Gratitude for the Body You’ve Been Given

By Katie Sommers

I have been struggling with body image ever since I was in middle school. It seems like a pretty common issue among young women. Back then, I thought none of the boys liked me because I was “too fat.” (I was nowhere near “fat,” but I came up with this lie about myself, thinking there must have been something wrong with me.) This lie has stuck with me even through college.

I like to think of myself as a pretty positive person, but when it comes to my body, I can be pretty critical. When I look down at my stomach or my calves, I don’t see a beautiful gift from God, or limbs that move at my command—I only see the negatives. I notice that when I look down, I often don’t see good. Rather, I saw fat, faults, and flaws that I regard as pathetic results of my carelessness. Why is it that I easily can point out the beauty in others, but when it comes to myself, I cannot help but pick out the faults?


And to make it all worse, I constantly compare myself to others. When I see someone tall and slender, I suddenly feel short and fat. When I see someone with skinny legs, arms, and abs, I suddenly feel lazy. And the list goes on. Why am I like this? Why can’t I just rejoice in the beauty of others without forgetting my own?

But really— each body is so amazing. Not only is every body unique in so many ways (fingerprints, hair texture, eye color, etc.), but every body is truly a miracle made in the image and likeness of God. Every body has so much potential. When you see a baby, you can see how the baby’s legs are likely going to grow and how the human body is made to get stronger, to stretch, and to transform.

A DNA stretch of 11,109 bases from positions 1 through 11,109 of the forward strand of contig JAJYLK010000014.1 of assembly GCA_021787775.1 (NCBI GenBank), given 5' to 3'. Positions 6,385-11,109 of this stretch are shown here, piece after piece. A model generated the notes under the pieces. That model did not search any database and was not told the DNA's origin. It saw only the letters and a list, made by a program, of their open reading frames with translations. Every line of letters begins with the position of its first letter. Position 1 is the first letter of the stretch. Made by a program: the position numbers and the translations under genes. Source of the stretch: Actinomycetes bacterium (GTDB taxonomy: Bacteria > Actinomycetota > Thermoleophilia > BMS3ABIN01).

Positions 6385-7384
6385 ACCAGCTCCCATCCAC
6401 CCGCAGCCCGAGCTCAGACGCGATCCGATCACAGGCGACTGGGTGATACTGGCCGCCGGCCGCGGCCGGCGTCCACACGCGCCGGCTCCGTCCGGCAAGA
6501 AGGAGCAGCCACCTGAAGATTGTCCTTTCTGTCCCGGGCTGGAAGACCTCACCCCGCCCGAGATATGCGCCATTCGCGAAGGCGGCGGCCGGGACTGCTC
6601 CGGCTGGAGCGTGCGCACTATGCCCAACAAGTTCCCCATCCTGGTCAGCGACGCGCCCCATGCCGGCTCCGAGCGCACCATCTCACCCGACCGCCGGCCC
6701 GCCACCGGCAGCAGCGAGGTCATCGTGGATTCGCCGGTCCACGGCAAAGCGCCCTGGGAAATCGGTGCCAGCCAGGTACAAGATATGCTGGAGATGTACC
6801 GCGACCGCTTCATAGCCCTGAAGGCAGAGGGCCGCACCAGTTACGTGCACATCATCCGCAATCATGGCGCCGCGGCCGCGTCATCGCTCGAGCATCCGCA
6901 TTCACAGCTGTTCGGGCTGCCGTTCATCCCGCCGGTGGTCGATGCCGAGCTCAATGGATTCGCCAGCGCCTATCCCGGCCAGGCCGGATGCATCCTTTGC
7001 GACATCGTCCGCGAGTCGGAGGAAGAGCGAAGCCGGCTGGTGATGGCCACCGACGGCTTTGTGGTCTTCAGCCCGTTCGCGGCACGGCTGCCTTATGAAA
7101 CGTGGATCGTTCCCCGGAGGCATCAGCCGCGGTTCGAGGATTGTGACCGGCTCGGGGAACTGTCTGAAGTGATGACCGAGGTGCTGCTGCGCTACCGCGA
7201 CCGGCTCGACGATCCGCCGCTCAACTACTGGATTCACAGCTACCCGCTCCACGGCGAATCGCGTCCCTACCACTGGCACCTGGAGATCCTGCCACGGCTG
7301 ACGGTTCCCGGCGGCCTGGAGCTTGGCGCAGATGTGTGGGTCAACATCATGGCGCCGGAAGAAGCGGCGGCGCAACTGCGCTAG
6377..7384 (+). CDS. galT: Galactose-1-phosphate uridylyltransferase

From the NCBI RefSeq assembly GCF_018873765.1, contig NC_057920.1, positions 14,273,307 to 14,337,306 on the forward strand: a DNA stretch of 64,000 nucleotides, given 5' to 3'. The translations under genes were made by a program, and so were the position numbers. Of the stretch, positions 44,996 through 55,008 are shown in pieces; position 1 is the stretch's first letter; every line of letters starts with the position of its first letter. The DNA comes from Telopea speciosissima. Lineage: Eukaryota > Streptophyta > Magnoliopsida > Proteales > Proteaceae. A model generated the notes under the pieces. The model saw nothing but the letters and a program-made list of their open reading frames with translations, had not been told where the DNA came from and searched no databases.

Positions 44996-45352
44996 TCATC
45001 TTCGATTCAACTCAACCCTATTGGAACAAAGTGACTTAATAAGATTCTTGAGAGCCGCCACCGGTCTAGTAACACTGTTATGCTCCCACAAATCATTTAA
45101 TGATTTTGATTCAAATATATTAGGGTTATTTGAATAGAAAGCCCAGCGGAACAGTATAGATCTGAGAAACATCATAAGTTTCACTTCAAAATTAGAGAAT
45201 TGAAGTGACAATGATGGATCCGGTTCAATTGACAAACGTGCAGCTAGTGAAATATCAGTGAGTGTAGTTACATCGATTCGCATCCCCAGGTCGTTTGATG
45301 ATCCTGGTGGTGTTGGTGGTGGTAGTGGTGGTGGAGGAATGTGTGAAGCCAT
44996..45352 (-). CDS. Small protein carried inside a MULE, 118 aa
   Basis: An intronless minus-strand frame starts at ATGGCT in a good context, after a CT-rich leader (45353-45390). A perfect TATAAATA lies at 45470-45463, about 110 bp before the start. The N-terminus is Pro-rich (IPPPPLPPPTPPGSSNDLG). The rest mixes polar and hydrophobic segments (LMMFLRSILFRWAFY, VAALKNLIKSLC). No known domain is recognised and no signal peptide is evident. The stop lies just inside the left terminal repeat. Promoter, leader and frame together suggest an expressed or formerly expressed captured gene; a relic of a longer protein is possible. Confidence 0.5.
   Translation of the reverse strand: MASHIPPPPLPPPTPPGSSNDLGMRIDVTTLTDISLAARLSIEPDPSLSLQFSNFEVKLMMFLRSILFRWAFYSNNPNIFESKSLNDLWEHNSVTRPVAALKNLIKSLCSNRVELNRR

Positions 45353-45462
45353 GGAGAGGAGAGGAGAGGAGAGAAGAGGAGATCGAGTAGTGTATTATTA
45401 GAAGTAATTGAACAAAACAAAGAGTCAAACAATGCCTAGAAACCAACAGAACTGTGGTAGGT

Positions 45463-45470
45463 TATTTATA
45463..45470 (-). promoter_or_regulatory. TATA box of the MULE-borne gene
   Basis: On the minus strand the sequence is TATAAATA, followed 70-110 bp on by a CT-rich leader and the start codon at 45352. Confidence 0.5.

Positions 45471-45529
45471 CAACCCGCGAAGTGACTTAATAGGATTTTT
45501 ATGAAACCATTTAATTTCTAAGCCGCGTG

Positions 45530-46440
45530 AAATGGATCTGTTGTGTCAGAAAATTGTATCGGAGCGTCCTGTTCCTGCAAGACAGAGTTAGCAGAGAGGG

I think if we saw the full potential of our bodies, we could start to see the full potential of our whole selves—our souls, how we spend our time, and our relationships.


Bodies heal themselves, they fight for our health, they can get tan, they give you endorphins, they can sit for hours. Bodies can leap, run, lay, swim, crawl, dance, twist, bend, sit, kick, squat—the possibilities are limitless. Bodies can even be art (i.e. through dance, sports, or makeup), and bodies can even express a language.

I think it really sad how easy it is to misuse our own bodies— whether that be using them to do evil, or doing nothing with them. Either way involves not trying to achieve their full potential to do good.


So many times we neglect our bodies. We find ourselves spending hours idly sitting on our butts, comparing ourselves to people on Instagram. It is so easy to take our bodies for granted. Think about all the people who would love to spend a day with a completely healthy body with all of its parts moving fluently— the elderly who cannot walk any more, the amputees who would love to just walk normally again, etc.

Your body is a gift, so next time you look at your leg and only see fat or some other insecurity, think for a moment about who else in the world would long for functioning legs, or to be young again, or to have the great capacity for healing and cherishing that beautiful instrument.

Our Worth: In Our Eyes vs. The Eyes of the Creator

By Amelia Harman

Think about God as a sculptor. As a sculptor, he begins with this amazing idea. He begins to dig deeper into this idea, forming aspects and qualities of this piece of work. He spends days upon days sculpting every single detail to perfection, before he finally sits back and admires his work of art. He loves it. He adores it. He thinks it is his greatest masterpiece of all creation. He knows it is worthy enough to be presented to the world. He wouldn’t send out an unworthy or unfinished work of art to the world.

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